Editorial board Foreword

Volume II Issue I

Introducing the third issue of JPPE

In recent years, the world’s attention has increasingly turned to environmental issues. Once a subject that interested only a few committed activists and academics, climate change and other related issues have now gained the interest and concern of a large number of people all around the world. In recent years, we have witnessed the signing of a landmark protocol – the Paris Agreement – that seeks to tackle some of the causes of climate change. Moreover, world leaders of the caliber of Pope Francis, French President Emmanuel Macron and former US Vice President Al Gore have attempted to draw attention to the harm humans cause to the environment. Yet, concurrently we have seen the rise of those who deny the existence or minimize the importance of a concerning rise in world temperature, most notably President Donald Trump.

 

Aside from the political debate on climate change, academics have started engaging with the issue more and more often. Universities all over the world now have departments that focus on environmental studies. Pioneering scholars like Wallace Broecker, Phil Jones, Michael Mann, Susan Solomon and Veerabhadran Ramanathan have devoted their entire career to the study of various aspects of this important issue. Notably, the work of Yale economist William Nordhaus was awarded the Nobel Prize in Economic Sciences in 2018 for “integrating climate change into long-run macroeconomic analysis.”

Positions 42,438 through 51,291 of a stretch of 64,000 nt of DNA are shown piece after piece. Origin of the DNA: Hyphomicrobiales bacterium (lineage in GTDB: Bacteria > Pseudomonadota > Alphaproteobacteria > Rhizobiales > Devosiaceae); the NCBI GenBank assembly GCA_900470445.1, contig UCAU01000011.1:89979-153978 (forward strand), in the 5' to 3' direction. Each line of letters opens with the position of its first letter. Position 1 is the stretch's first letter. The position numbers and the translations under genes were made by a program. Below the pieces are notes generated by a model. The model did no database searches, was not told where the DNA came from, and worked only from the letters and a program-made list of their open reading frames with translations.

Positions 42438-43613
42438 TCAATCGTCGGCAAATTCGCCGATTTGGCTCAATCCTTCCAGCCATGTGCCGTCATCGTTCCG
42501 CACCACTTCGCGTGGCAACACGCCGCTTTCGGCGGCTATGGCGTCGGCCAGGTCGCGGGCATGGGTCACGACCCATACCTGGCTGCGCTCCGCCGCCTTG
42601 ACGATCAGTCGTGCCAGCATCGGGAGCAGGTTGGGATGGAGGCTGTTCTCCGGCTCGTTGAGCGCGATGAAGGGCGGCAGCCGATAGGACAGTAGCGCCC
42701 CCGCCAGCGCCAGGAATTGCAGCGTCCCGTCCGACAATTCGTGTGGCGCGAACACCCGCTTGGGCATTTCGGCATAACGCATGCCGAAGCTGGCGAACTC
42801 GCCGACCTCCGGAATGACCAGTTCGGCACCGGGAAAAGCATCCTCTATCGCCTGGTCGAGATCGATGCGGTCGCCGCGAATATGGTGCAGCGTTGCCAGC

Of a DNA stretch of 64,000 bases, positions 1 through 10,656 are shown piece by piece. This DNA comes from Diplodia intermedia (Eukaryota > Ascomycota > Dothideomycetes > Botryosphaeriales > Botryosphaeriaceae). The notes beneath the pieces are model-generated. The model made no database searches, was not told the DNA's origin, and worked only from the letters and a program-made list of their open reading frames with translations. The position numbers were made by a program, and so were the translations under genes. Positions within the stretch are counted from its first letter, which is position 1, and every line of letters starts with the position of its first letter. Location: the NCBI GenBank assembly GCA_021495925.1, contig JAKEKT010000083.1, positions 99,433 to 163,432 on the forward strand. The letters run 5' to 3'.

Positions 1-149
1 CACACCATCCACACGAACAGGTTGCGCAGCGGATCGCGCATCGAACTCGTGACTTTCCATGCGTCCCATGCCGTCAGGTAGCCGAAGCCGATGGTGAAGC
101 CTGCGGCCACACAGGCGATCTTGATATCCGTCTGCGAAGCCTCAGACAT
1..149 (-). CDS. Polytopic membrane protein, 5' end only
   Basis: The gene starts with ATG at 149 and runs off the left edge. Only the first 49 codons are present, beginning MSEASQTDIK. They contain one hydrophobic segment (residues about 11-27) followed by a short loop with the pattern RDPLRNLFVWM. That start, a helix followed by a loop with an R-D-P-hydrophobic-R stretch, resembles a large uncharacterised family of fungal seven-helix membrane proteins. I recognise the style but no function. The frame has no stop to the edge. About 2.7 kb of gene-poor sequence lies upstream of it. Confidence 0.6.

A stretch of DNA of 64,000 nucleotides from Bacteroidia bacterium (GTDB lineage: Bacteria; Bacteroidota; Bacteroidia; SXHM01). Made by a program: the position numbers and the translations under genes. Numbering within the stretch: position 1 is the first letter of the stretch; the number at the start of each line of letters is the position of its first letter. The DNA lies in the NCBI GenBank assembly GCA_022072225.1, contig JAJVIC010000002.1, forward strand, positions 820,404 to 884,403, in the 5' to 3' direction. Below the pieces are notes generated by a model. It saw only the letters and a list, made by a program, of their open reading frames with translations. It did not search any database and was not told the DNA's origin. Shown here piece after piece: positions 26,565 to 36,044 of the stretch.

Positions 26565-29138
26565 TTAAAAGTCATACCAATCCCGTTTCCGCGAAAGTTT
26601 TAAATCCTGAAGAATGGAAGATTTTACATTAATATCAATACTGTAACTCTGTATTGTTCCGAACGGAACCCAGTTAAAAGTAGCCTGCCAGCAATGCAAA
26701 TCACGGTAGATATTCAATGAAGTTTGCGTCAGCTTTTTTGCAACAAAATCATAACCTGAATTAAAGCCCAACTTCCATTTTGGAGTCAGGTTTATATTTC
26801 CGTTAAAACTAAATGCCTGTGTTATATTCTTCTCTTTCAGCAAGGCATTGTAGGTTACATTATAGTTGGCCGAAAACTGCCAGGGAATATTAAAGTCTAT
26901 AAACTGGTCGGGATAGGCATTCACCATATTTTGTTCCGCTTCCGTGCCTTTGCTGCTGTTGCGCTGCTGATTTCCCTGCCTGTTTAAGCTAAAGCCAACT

This edition of the Brown Journal of Philosophy, Politics and Economics is, in part, devoted to climate change both as a political and academic issue. To explore this guiding theme, we feature a submission by United States Senator Sheldon Whitehouse, from Brown’s home state of Rhode Island, who has led the charge to raise awareness about climate change in the American political arena. In addition, one of our submissions examines and compares how the environment fits into the political imagination in Germany and the United States. It is our hope that these two pieces will help our readers better understand this crucial global issue.

Yet, this edition of this Journal also features pieces on a number of other topics. Amongst others, our submissions explore subjects that range from realism in Chinese cinema to the value of shareholder activism, from gerrymandering in the United States to the ethics of using drones. Indeed, it is our sincere hope that by reading this semester’s edition our readers will be exposed to a number of distinct yet interrelated topics and that the value and insights of these papers will be enhanced when looking at them together rather than individually.

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